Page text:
Grilling versus Barbecue
Barbecue experts claim that there is a tremendous difference between “grilling” and “barbecuing”. Grilling is a fast, but tasty, way to cook items quickly. Traditional barbecuing is a much slower way of cooking that uses indirect low heat over an extended period of time and makes use of the fire's smoke to enhance flavour and break down the meat's fibres to create a more succulent, sweet taste. Barbecue elitists will say this latter way of cooking, the “low and slow method” is the only true way to barbecue.

Charcoal versus Gas
While barbecue often refers to a cooking method, it is also the name for the actual cooking apparatus. In that regard, there are two choices: a charcoal barbecue, or a gas barbecue. Each have their own merits and distinctive advantages.

A charcoal barbecue is the iconic kettle drum design, where charcoal or briquettes are placed in the bottom of the drum and the grill sits on top. Charcoal, essentially black lumps of combustible carbon derived from wood logs that have been burned to remove water and resins, burns slowly and evenly and provides a “woodsy” aroma to food. It burns very hot at the start of the fire but quickly loses heat so replenishing is often necessary in order to maintain a steady temperature for the length of the cooking period.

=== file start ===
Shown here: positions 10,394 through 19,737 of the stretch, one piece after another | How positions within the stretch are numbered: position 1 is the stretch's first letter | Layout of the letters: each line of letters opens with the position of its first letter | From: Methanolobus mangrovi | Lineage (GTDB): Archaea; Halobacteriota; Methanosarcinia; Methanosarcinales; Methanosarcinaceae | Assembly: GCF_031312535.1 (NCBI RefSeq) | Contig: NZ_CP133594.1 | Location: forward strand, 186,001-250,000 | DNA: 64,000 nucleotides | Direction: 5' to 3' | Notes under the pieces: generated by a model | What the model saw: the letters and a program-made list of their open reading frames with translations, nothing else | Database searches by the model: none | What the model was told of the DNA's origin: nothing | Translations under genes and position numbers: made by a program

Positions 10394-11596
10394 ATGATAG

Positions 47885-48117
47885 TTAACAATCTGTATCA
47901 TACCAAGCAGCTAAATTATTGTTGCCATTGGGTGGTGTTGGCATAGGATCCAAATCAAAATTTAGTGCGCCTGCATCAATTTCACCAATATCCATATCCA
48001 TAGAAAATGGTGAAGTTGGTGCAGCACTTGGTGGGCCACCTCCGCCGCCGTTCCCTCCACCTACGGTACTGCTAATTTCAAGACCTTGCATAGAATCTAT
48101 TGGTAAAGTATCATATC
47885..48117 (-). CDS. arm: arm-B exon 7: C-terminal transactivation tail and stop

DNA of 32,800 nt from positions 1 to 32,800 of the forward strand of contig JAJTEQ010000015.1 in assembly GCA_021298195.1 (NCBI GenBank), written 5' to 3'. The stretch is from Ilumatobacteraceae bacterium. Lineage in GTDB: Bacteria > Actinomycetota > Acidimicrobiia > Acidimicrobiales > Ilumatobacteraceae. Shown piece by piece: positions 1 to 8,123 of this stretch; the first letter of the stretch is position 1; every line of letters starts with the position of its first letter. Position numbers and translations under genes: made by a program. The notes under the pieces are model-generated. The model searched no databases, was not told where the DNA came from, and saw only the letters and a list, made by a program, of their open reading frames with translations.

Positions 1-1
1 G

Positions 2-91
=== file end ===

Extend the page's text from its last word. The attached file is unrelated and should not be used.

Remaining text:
Modern day briquettes, invented by E. G. Kingsford, a relative of famed Henry Ford, are a popular alternative to traditional charcoal. They are made with wood scraps, fillers and coal and while very affordable and burn more steadily, they do lack a bit in terms of aroma. However, when the juices from the meat being cooked fall on the briquettes, it does produce an advantageous smoke that flavours the food.

Gas grills are cleaner and offer much more temperature control, even going as high as 500 degrees which is a perfect searing temperature. While some barbecue purists say that gas grills can't offer the flavourful smokiness a charcoal grill can, others say that the juices falling on the grill produce the same amount of smokiness. Adding wood chips to the bottom of the grill can also enhance the smokiness and flavour tremendously.

Direct and Indirect Heat